Brocade announced a new SDN architecture that will enable network functions virtualization within service provider data centers. At the heart of the architecture is the company's Vyatta software, a virtual router that Brocade is transforming into a platform for delivering virtual network functions.
The Brocade Vyatta Platform will pull together open source and Brocade technologies to provide the network software that service providers will need as they build new data center networks to support NFV initiatives.
"Brocade has done a lot with Vyatta to this point," said Bob Laliberte, senior analyst with Milford, Massachusetts-based Enterprise Strategy Group. "The question is: Do you view this platform as an ending point or just a beginning? They're looking at this as a platform to leverage going forward."
Laliberte expects third parties to develop services and security technologies that run on top of the Vyatta platform, which becomes less of a router and more of an engine for network functions virtualization (NFV) functions. "If you deploy Vyatta and think of it as a platform, what can you deliver on top of that as well in an automated and orchestrated fashion?" Laliberte said.
Service providers will build thousands of NFV data centers
Service providers will be building "subscriber clouds, not to host applications, but to revolutionize or modernize the way they provide subscriber services," said Kelly Herrell, vice president and general manager for Brocade's software networking business unit. "As the telcos build out all this infrastructure in more regionalized areas, it's not just about producing one big mega data center. They'll use their central offices and other small facilities for smaller data centers. The number of data centers is going to explode. [CIMI Corp. President and Analyst] Tom Nolle says we could see an additional 30,000 to 100,000 data centers [built to support NFV]."
Brocade sees this as the real near-term SDN opportunity for networking vendors, and it's aligning its SDN efforts accordingly. The Brocade Vyatta Platform includes existing products and open source software from the OpenDaylight and OpenStack projects. The Brocade Vyatta architecture comprises three layers.
- NFV Connection Services: This layer is where the Vyatta software comes into play, including the Vyatta virtual router, virtual firewall and virtual VPN gateway, as well as Brocade's virtual ADX application delivery controller (ADC) -- all of which will be service-chained by the Vyatta platform.
- NFV Structural Services: This is the traditional SDN control layer. Brocade's architecture calls for using the open source OpenDaylight controller in this layer. Herrell would not comment on whether Brocade would release its own commercial version of OpenDaylight, as other vendors have done.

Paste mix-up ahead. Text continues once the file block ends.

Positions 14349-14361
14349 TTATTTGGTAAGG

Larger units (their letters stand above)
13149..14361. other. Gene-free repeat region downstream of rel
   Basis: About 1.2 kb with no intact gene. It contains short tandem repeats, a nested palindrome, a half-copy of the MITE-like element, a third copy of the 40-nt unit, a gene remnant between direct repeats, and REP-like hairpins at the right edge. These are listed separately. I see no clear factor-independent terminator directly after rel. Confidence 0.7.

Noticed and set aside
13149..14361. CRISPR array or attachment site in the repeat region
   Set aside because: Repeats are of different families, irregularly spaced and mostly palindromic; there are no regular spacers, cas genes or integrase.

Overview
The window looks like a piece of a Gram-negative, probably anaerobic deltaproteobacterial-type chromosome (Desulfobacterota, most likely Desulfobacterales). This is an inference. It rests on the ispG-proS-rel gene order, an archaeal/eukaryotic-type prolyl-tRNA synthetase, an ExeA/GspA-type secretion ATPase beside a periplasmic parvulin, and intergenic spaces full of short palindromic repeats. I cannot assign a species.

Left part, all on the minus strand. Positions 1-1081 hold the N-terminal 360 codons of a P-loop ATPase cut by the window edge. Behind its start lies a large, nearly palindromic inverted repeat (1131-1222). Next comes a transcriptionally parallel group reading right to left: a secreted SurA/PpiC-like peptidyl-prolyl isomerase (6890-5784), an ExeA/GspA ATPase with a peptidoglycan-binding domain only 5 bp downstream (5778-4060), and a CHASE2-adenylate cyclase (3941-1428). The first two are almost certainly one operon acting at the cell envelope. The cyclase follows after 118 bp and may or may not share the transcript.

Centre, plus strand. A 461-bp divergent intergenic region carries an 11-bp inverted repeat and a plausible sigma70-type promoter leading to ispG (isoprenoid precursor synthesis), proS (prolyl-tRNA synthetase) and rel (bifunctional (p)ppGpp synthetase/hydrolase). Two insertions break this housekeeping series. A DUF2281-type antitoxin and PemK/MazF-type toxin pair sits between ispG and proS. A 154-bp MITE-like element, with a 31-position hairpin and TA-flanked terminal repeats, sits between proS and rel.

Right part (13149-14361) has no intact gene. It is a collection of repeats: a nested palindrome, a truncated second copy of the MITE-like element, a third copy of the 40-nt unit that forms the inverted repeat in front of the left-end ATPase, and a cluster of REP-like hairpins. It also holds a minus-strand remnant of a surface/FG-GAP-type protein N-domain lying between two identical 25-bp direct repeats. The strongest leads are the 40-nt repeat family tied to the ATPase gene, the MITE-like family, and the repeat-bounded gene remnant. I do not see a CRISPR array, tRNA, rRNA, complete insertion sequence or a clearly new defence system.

- NFV Functional Orchestration: In this layer, Brocade will use OpenStack for NFV orchestration with proprietary enhancements. These enhancements include Brocade's Application Resource Broker, a software module and policy engine for Brocade's ADX platform that can automatically deploy ADC resources based on application need. Brocade will also include its Dynamic Network Resource Manager, an extension to OpenStack's Neutron networking framework.
"We've been advancing the technology at each layer. We're offering a platform, rather than a product," Herrell said. "An integrated set of software components that together give you what you are looking for, both in terms of services and management."
Brocade will emphasize modularity with its platform. If a service provider wants to use HP or Red Hat's distribution of OpenStack, Brocade will interface with those distributions seamlessly, Herrell said.
Forty telecommunications providers across the globe are running proofs of concept with the Brocade Vyatta Platform, he said.
Brocade knows hypervisor-based network services
Performance will be a huge issue in the first generation of NFV implementations, said Peter Christy, research director at New York-based 451 Research. Service providers might find that running high-performance virtualized network functions on hypervisor hosts could be more challenging than it looks.
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"One of the things that Vyatta/Brocade really knows how to do is run networking functions in virtualized software, which includes mastery of things like multi-core CPU utilization and getting excellent I/O performance through a hypervisor," Christy said. "So I believe that Vyatta brings important intellectual property and know-how to the party."
Brocade will need to offer concrete information about the ecosystem of third-party vendors who will develop network services that run on top of Vyatta, versus how many network services it will try delivering on its own.
"There still seems to be a bit of ambiguity about the ecosystem," said Brad Casemore, research director for Framingham, Massachusetts-based IDC. "Obviously they have an ADC and a firewall and are developing other pieces. How much will they do themselves, and how much do they intend to do with a platform and an ecosystem of partners? I think they recognize that they will have to be open so customers can p choose the pieces they want."